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Monday, April 12, 2021

We Need New Words

 We Need New Words

I am super tired so, this post is actually a re-run.  
You are not required to read it again, but there will be a quiz.

Communicating these days is difficult.  How do we describe anything adequately today?  Remember when things used to be “very” or “extra?”  If a meal was good you could say that was good, or if it was better than just good it was very good or extra good, if a meal was pretty much the best meal you have ever had in your life you could say it was fabulous!

These days everything is super good.  Very and extra are now meaningless, which makes “super” meaningless, and fabulous is just confusing.  Is fabulous better than super?  Super used to be as high as it gets.  DC comics did not create “Verygoodman,” or “Extragoodman” or “Fabulousman” it created “SUPERman!”

"Super" has been so watered down, I wonder if Clark Kent could still bend steel with his bare hands or leap tall buildings in a single bound…he is Superman, but Hell, everything these days is super.

“I’m SUPER tired.”

“She is SUPER smart.”

“That car is SUPER expensive.”

The word has been diluted.  It is now meaningless.  Sure, you can say something is very SUPER, or extra SUPER, or SUPER fabulous, but it does not work.  Once you throw in that “super” adjective you know that what ever follows could very well only be ordinary.

We used to use “Literally” as a superlative.  “He is literally bigger than a bus!” Now we know that literally means not figuratively, so when used in this way it is clearly just a sarcastic way to say “He is huge!” It used to work!

Today, people use “literally” willy-nilly to indicate a superlative to virtually anything. 

“He is literally six feet tall.”   What the HELL?  Why not just say “He is six foot tall?” “Literally” as a sarcastic superlative has been ruined.

We used to say “actually” to confirm that what follows is true even though you might think it is an exaggeration.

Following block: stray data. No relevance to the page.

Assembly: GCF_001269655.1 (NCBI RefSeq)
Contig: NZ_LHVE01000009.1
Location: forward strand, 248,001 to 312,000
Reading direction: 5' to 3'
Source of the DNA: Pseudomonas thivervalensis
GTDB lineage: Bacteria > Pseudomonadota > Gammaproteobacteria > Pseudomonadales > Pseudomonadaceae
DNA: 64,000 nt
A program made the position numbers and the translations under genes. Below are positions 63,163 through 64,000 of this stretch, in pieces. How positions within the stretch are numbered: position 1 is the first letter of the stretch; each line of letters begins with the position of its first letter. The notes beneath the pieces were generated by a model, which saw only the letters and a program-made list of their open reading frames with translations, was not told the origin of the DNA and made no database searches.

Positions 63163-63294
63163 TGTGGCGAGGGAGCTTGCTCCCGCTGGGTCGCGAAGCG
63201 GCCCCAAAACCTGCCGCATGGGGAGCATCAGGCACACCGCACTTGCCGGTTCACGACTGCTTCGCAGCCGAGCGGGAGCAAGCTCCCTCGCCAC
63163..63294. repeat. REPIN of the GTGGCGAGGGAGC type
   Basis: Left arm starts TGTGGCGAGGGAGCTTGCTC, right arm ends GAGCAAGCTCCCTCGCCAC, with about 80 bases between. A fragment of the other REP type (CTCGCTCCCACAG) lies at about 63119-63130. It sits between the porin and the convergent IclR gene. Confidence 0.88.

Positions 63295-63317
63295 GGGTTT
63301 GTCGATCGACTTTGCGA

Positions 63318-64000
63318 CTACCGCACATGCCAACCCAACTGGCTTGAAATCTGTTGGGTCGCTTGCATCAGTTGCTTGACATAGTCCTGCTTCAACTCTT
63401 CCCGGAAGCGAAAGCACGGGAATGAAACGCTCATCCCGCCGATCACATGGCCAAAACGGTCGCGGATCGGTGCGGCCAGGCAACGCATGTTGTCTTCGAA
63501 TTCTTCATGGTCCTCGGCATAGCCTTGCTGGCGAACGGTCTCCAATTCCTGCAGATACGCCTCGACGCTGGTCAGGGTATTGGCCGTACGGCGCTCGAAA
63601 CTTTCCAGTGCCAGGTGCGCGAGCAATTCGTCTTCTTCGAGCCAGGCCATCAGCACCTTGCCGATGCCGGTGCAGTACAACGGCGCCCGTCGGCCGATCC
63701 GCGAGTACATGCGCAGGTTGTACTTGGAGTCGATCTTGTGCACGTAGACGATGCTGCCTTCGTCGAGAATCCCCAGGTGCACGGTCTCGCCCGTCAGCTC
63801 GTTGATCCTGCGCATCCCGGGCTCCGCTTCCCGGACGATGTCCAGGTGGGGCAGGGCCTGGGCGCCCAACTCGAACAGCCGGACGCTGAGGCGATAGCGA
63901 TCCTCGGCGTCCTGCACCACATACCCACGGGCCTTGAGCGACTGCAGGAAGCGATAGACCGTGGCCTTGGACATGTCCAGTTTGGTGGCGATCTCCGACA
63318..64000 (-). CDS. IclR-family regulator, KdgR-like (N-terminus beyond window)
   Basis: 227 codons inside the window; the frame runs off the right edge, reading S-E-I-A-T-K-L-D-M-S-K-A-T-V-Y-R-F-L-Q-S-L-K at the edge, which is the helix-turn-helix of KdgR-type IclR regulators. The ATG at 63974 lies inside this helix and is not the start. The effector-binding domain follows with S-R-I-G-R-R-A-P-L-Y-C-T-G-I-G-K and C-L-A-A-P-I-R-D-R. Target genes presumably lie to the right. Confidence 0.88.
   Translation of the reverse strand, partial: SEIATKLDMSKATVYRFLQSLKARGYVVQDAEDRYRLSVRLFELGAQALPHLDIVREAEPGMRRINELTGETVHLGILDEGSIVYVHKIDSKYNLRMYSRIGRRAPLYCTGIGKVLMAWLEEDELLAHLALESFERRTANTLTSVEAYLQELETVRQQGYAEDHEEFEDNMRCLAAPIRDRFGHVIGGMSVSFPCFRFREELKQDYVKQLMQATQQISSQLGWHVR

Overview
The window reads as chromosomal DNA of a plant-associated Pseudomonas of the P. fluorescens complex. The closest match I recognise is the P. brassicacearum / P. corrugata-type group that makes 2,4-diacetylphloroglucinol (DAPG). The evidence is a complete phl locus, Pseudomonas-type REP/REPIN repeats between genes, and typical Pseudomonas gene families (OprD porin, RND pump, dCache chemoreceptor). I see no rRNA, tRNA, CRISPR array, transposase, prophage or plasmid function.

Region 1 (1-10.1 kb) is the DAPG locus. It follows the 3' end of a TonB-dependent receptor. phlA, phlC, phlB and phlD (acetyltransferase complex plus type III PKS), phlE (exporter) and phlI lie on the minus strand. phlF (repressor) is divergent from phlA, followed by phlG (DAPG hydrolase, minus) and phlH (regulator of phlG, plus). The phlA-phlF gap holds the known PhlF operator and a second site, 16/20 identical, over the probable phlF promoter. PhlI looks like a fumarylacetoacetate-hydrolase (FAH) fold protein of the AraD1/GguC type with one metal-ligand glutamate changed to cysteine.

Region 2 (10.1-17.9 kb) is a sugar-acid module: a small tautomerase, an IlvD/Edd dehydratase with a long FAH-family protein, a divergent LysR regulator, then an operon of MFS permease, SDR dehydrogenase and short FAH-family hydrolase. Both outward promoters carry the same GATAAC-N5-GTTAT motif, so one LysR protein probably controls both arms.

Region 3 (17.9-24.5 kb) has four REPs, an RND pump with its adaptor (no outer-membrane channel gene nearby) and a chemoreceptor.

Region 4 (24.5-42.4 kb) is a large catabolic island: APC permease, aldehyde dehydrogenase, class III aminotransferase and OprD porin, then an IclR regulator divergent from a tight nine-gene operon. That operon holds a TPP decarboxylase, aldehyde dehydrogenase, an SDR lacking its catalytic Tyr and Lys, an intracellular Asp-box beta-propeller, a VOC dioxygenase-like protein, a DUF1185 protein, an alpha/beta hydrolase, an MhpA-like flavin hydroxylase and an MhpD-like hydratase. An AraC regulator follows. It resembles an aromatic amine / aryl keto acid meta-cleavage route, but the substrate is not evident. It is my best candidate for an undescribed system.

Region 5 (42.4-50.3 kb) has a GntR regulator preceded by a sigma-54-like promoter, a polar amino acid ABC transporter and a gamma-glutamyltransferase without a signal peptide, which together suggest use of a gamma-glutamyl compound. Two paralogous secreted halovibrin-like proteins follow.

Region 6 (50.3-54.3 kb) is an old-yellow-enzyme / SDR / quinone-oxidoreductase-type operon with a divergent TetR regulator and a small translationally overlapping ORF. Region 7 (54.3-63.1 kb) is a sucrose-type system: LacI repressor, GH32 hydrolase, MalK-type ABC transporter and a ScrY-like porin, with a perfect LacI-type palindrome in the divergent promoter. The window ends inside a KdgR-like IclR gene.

“I actually shot par on eight holes last week.” Hard to believe, but yes, I actually did. (Not actually-actually, this is just in way of an example.)

Now people say actually to virtually every question.

“What do you do for a living?”

“Actually, I am a teacher.” As if, what; being a teacher is so difficult to believe?  

To me that means, “Hard to believe because I am so clearly uneducated, but Actually, I am a teacher.”

Today, “Actually” actually means nothing.

So many words today have been ruined.  Why is everything “Awesome?”  Is “awesome” better than “super?” Can something be “super awesome?”

Why is every event “Epic?” Epic used to describe an adventure that is heroic or legendry.  How the heck is a night out drinking “heroic” or “legendary?” Thanks to the “How I Married Your Mom” TV show, even “legendry” is ruined.

If something is “Actually” Awesome” or an event is “Literally” “Epic,” how do we communicate that today?

While I am at it, why does the start to an answer to any question today start with “So.”

“Can you tell me where the bus stop is?”

So, you go two blocks up and turn left one block.”

SO! Why SO?

I’m done, this post is literally too long and I am actually tired of writing. So, I am going to just stop.

I hope you like this post.  I am TERRIFIED that you will not.


  1. I think this post is supercalifragilisticexpialidocious.

    Have a fabulous day and week, Joe. ☺

  2. So, actually this post is literally super mega epic and awesomely fabulous.

    God bless.

  3. Rein in your terror Joeh. Ya done good. I am guilty of over use of many words, probably "absolutely" the most. It lets me agree without stating any reasons for my agreeing.

  4. So, I haven't read this awesome post before and you are like right on! So fabulous and actually I was thinking the other day while watching a western that if I went back in time would they look at me weird when I would say "This is totally awesome to be here in 1860 and actually wonder where the flush toilets are." I bet it would be super cool! Anyway have a great week!

  5. This is a fun post, quite awesome in fact, and literally funny. I do dislike the overuse of awesome and the misuse of literally.

  6. Dang it! I am LITERALLY looking for that quiz!

  7. Don't be terrified of us not liking it, be a bit concerned, though, that schools are not instilling a love of good literature, which can lead to better speech habits.

  8. Exactly how terrified are you? Hmmm?
    I agree we need to get back to plain English so the "super" words actually have some meaning again.

  9. I admit to latching on to words like this.

  10. I'm just super duper appalled that someone is questioning the extreme overuse of superlatives in my fabulous vocabulary...:0)